Cottco makes $30m loss

HARARE – Cottco Holdings Limited (Cottco) has registered a $30,2 million loss in the full year to March 31, 2015 from a profit of $14,9 million recorded in the same period last year.

The company’s executive chairman, Douglas Ncube, said the loss included impairments of $11,2 million in respect of trade and other receivables, inventory and inputs receivables.

“Included in last year’s profit is the amount of $37,2 million arising from profit on the disposal of the discontinued operations,” he said.

The group also recorded a nine percent decrease in revenue from $42 million to $38,3 million for the period under review.

“Group margins have remained low and were compounded by the high producer price paid as a market defense mechanism, a strategy implemented in order to protect market share and to set the tone for discipline in the industry for seasons to come,” Ncube said.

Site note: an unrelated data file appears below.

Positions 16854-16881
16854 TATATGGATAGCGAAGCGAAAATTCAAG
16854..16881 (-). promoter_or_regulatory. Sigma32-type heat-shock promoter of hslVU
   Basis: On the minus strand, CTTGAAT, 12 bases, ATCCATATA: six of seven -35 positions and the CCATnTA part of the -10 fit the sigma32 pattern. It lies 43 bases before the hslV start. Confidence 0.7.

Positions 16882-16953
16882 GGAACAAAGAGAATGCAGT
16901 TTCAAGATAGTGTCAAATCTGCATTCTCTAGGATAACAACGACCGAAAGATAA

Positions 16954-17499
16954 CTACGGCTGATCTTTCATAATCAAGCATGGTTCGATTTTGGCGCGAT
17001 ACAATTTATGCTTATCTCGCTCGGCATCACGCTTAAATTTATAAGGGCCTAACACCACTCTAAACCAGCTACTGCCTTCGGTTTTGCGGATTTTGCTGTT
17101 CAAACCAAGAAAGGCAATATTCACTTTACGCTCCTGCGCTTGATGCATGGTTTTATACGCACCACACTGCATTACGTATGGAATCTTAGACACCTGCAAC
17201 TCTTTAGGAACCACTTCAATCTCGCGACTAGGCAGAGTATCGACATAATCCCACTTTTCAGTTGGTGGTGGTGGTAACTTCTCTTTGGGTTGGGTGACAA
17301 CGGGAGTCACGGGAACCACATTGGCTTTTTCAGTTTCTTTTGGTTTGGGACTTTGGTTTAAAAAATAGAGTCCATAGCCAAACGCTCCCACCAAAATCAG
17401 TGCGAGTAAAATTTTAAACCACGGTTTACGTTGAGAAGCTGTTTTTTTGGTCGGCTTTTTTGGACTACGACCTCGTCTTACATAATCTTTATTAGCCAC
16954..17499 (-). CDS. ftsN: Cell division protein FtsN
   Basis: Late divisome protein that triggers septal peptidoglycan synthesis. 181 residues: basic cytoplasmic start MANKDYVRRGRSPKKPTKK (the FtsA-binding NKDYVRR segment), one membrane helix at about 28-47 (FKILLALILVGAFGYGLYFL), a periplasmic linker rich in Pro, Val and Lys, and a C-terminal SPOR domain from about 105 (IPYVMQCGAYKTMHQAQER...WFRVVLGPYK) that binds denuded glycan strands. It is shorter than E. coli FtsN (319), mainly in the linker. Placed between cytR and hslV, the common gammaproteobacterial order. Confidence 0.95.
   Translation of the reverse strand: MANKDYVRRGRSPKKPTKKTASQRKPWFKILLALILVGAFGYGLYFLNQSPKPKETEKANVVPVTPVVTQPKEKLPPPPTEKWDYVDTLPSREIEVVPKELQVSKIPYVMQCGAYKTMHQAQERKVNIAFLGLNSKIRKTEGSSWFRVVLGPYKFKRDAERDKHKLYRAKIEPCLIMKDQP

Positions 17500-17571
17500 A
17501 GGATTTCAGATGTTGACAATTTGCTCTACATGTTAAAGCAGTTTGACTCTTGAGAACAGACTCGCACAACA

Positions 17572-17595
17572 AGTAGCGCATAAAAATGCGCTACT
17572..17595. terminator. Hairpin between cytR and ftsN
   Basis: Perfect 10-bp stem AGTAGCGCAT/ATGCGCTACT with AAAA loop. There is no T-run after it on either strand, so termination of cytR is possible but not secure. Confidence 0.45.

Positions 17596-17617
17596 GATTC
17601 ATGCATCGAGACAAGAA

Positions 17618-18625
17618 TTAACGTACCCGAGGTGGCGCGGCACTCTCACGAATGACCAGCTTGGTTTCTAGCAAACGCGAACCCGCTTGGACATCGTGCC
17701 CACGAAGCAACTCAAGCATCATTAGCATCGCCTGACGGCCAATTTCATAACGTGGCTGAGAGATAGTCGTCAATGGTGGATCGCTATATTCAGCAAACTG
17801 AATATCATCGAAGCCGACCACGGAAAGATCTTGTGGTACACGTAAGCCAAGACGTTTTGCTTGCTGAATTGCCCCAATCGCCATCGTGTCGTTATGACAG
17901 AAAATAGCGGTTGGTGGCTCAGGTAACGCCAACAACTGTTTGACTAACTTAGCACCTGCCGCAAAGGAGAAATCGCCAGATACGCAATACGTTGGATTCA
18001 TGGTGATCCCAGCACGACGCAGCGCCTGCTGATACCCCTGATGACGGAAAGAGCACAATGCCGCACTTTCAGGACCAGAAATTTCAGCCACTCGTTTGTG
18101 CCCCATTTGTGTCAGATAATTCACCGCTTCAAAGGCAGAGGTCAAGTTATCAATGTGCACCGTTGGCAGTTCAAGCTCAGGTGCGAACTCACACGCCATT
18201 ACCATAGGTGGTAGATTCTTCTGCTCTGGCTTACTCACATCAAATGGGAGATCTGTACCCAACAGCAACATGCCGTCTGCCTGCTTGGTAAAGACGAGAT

Finance costs, however, decreased 40 percent to $8 million on pre finance contracts, liquidation of idle assets and reduced costs.

In Zimbabwe, the national cotton output declined from 145 000 tonnes to 135 000, a seven percent slump due to declining international lint prices which went from $0,89 to an average of $0,72 per pound.

At the moment, the cotton industry is still negotiating with farmers for this year’s producer price, which will be determined by the international lint price, costs of production for the farmer and cost of the ginner.

Meanwhile, Cottco, which operates five ginneries in Zimbabwe with an annual processing capacity of 150 000 metric tonnes of seed cotton,  is seeking a partner to help it with funding after talks with the China-Africa Development Fund collapsed and as it renegotiates debt payments with lenders.

Trade in its shares on the local bourse, the Zimbabwe Stock Exchange, was suspended, after the troubled group, which has been reeling from debts amounting to $41 million since dollarisation in 2009, applied for provisional judicial management to the High Court.

The group managed to reduce the debt after disposing of its shareholding in two subsidiaries, Olivine Industries and SeedCo.

The company has since suspended its application for judicial management and is talking to lenders about reorganising its debt, Cottco said in a document sent to investors in March.

The company, which started as the Cotton Marketing Board in 1969, was sold to private investors in 1994 and began trading on the bourse in 1997.

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